The episode logo depicts a hand that partially blends into what seems to be flames, as if someone is conjuring fire. We’ve already seen Yennefer using fire magic to a devastating effect when she decimated the Nilfgaardian army at the Battle of Sodden. Perhaps, she’ll find another opportunity to show her powers in the new season. We can think of one or two occasions…
Episode 7: Voleth Meir
Episode Seven was directed by Louise Hooper and written by Michael Ostrowski.
Voleth Meir (played by veteran actress Ania Marson) is perhaps the most mysterious new character that will be introduced in season two. In an early casting call, she was described as ‘a very old white haired woman. A demon, who roams the land bargaining and preying on people’s deepest and darkest desires‘.
Later, we learned that the name Voleth Meir is elven for ‘Deathless Mother‘ and that she will play a role in Ciri’s arc. Other than that, her history, motives and significance to the plot are still unknown.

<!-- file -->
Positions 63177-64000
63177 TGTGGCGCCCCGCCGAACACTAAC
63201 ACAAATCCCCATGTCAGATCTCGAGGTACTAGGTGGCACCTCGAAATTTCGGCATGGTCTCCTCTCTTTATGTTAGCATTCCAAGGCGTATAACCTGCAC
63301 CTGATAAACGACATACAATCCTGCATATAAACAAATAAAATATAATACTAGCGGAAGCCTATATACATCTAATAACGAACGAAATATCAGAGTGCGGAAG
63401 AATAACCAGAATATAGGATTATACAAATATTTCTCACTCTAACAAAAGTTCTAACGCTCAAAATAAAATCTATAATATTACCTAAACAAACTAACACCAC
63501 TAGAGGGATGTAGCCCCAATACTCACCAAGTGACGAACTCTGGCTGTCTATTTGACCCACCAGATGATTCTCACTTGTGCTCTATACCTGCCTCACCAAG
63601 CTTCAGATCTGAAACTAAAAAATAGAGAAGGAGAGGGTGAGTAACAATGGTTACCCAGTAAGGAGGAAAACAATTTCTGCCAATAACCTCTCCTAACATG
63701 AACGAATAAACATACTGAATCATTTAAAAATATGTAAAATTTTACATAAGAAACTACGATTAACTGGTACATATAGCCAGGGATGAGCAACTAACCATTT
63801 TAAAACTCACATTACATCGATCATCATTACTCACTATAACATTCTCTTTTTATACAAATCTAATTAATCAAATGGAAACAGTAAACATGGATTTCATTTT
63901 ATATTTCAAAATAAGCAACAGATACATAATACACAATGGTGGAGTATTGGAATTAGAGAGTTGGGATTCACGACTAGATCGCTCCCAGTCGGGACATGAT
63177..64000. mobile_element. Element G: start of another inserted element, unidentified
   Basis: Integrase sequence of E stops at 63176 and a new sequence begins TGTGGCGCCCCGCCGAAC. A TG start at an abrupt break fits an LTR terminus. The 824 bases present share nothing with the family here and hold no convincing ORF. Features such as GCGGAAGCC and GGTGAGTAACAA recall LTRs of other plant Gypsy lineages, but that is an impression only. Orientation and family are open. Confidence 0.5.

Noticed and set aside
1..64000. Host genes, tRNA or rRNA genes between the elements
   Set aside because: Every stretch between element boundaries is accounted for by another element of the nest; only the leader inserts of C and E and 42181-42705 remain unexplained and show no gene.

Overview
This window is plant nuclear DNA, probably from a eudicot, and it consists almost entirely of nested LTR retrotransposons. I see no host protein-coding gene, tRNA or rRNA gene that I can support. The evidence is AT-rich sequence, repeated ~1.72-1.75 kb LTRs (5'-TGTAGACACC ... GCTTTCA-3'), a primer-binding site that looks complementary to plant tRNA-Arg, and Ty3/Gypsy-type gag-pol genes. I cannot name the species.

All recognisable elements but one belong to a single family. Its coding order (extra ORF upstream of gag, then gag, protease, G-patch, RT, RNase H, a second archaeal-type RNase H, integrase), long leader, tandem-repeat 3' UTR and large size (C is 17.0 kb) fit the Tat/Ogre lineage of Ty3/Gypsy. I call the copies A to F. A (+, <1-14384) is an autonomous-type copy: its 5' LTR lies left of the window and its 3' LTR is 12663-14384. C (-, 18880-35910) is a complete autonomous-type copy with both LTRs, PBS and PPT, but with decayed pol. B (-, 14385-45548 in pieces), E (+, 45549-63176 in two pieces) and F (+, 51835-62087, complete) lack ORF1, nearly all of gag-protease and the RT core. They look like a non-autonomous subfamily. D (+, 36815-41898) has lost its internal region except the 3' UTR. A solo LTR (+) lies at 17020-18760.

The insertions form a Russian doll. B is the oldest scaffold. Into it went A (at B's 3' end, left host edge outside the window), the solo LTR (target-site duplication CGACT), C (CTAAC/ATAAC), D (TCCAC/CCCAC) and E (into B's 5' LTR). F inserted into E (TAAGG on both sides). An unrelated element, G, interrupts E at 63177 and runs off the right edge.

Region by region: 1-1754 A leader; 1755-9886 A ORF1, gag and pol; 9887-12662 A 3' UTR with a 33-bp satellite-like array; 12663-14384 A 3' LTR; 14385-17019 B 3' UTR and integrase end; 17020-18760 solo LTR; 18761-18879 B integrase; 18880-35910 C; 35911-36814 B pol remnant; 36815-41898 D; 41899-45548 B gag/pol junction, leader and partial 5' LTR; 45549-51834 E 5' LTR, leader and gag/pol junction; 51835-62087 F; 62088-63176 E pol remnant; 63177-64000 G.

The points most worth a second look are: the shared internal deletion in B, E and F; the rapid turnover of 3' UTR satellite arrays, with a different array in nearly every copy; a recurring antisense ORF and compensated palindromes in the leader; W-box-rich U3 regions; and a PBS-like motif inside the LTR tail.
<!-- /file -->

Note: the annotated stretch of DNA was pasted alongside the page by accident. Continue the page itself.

Does the skull shown in the logo sequence belong to Voleth Meir then? Probably, though she may also have another appearance as a white haired old woman. In any case, the fact that a whole episode was named after her, definitely adds to mystery of the role.
Episode 8: [Top secret]
We don’t have a title or a logo for the final episode yet. We do know that showrunner Lauren Hissrich wrote this one herself and we know that the episode was directed by Ed Bazalgette. As to where season two will leave us and anything else, your guess is as good as ours. As Lauren said:
There are plenty of new characters and storylines and of course monsters to explore as well, as we dig into Blood of Elves and beyond